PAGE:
by Leila Sadeg, LL.B., and Geoffrey Ngamilu, LL.B., DESS, LL.M.
Twas the week before Christmas, when all through the home,
Anticipation grew, next week the grandchildren would come!
The menorah by the window, the tree by the sofa right there;
Whether it was Christmas or Chanukah, nobody did care!
The presents were wrapped, and the guest rooms prepared.
Finally! a family reunion, courtesy of modern aviation;
But then the phone rang and angry tidings left us scared,
Our own child’s “Ex” was withholding authorization!
“What a disaster! Because of the divorce, it had been years since the grandkids were able to visit. Even once things finally settled down, holidays still had to be shared with the ‘other’ set of grandparents. But now, it was our turn! And what? Just a week before the flight, the grandkids cannot get authorization to travel? That is unacceptable!”
And so go the phone calls that we begin receiving around this time of the year, every year, year-after-year.
Unacceptable? Perhaps, but all too common. When traveling with only one parent, children usually need a travel authorization from the other parent. And sometimes, rightly or wrongly, that other parent refuses to grant that authorization. Quebec Courts have held that a parent’s consent must not be withheld unreasonably. A parent cannot withhold a travel authorization for the children solely for the purpose of maintaining power and control over them and the other parent. The Courts have generally condemned this arbitrary use of power and authorized the other parent to travel with the children or be dispensed from having to obtain such an authorization.
So what can do you do if at the last minute you are unable to obtain for the children their authorization to travel? You can go to court with an emergency application for safeguard measures authorising them to travel. Can the grandparents file such an application?
Under certain circumstances, the answer is “yes”. (For more details about grandparents’ rights, we invite you to refer to this column in the July 2018 issue of the Senior Times.)
In determining whether a child should be authorized to travel abroad, the Courts look at what is in the child’s best interest. If the purpose of the travel is an opportunity to establish or maintain connections with the child’s extended family members, and especially the grandparents, then the authorization to travel is likely to be granted by the Court.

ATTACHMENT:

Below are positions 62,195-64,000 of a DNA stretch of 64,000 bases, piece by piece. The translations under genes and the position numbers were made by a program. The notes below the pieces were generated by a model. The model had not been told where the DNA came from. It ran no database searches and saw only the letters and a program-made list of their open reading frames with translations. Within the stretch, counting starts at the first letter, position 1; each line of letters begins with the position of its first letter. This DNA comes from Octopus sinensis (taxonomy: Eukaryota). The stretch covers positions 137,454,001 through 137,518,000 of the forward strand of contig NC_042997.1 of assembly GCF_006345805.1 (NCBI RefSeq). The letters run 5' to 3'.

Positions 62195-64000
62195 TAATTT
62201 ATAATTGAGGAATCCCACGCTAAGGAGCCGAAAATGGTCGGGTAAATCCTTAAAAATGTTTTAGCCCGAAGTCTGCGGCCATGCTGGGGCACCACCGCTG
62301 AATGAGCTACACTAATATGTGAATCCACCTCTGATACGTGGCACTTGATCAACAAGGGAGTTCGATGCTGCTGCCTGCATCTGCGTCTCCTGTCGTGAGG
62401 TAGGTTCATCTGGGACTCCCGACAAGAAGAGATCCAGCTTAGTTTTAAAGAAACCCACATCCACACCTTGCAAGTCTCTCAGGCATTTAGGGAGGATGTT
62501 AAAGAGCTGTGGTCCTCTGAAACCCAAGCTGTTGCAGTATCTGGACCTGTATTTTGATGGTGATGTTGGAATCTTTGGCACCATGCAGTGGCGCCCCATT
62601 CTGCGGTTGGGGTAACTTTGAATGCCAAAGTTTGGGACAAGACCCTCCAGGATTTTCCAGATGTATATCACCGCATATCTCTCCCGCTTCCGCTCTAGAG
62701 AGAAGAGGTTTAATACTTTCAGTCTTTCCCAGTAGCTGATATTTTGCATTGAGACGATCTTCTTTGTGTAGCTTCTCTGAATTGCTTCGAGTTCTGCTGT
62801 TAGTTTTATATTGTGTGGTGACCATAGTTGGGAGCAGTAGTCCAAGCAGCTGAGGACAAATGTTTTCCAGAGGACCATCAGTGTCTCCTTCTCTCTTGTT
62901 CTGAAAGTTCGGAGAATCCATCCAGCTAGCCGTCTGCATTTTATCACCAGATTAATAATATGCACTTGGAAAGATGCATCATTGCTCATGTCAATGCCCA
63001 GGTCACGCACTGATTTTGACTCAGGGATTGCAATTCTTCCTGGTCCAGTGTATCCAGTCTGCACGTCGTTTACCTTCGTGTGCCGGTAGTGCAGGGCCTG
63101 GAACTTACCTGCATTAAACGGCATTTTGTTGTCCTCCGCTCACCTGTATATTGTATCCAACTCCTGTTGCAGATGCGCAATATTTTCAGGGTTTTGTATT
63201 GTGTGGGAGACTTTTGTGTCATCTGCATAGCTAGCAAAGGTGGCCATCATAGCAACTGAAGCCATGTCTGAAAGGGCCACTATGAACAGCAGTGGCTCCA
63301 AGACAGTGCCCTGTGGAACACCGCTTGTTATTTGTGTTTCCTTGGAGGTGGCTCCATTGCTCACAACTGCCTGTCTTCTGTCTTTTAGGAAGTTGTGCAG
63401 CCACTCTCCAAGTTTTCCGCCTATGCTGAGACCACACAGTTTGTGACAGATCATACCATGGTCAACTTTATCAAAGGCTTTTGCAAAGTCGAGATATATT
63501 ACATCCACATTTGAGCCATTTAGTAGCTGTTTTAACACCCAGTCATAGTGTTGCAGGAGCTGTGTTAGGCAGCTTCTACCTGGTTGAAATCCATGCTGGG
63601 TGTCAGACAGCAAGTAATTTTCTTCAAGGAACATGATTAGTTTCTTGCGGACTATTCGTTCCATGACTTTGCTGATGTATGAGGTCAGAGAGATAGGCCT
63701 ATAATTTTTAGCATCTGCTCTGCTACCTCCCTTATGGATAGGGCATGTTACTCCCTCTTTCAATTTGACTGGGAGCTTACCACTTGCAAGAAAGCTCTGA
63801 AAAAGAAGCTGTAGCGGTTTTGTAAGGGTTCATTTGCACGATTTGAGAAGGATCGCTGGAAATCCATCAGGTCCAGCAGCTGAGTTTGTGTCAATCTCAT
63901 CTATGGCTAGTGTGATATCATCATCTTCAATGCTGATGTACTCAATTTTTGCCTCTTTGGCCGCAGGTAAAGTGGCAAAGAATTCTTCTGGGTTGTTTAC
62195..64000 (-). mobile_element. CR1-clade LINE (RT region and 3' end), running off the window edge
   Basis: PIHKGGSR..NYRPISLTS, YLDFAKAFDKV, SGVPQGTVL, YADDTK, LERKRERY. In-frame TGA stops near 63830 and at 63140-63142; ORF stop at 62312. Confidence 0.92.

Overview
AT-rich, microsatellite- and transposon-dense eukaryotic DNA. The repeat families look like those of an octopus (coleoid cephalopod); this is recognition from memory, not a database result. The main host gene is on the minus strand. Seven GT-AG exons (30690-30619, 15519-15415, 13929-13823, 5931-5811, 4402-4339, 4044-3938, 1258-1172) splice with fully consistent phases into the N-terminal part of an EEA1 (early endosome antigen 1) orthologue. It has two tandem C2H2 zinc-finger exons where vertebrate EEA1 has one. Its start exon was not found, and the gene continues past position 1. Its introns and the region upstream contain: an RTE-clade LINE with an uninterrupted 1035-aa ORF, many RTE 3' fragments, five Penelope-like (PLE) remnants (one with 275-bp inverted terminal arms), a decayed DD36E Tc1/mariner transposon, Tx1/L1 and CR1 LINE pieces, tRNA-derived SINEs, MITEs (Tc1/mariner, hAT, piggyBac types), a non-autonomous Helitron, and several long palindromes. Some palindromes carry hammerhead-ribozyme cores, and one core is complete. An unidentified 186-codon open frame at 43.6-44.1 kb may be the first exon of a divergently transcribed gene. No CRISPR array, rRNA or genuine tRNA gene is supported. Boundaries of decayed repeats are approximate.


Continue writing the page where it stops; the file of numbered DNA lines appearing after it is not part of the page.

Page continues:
There are of course, times when a parent can and should refuse to authorize travel.
The Courts are understandably reluctant to allow travel that would put the child’s health or safety at risk. This can be for objective reasons such as travel to countries where the child could be exposed to violence or crime, political instability, or the unavailability of quality health care.
A parent’s refusal to authorize travel may also be upheld by the courts for subjective reasons such as the risk of abduction by the traveling parent. In such cases, the courts may look at the traveling parent’s behaviour and circumstances and possible motives to take the law into their own hands. One important factor to consider will be whether a country has or has not signed international treaties such as the Hague Convention on Civil Aspects of International Child Abduction, which protect children from kidnapping by their own parents. (The U.S. and Canada are both signatories.)
The Court will consider the child’s best interest by weighing the risks of the visit with any important benefits the child will gain from the planned travel. If the refusal to grant authorization is deemed unreasonable and has resulted in litigation, the Court can even in some cases award costs against the parent who unreasonably withheld consent. Trying to be a Grinch just so as to ruin other people’s much-anticipated holiday can backfire.
Leila Sadeg and Geoffrey Ngamilu are attorneys with KALMAN SAMUELS, a family law firm. For this article, Clement C. Moore’s classic poem was adapted by Daniel Romano, Attorney. We invite you to follow us again in 2020 in The Senior Times’ March edition.
Dear Reader, these articles are published in order to provide you with general information about interesting legal topics, not as a legal opinion. Please do not hold the author, KALMAN SAMUELS, Attorneys, or The Senior Times liable for any consequences arising from any attempts to rely on this material. If you need a legal opinion for a specific matter, we recommend that you consult with a qualified attorney.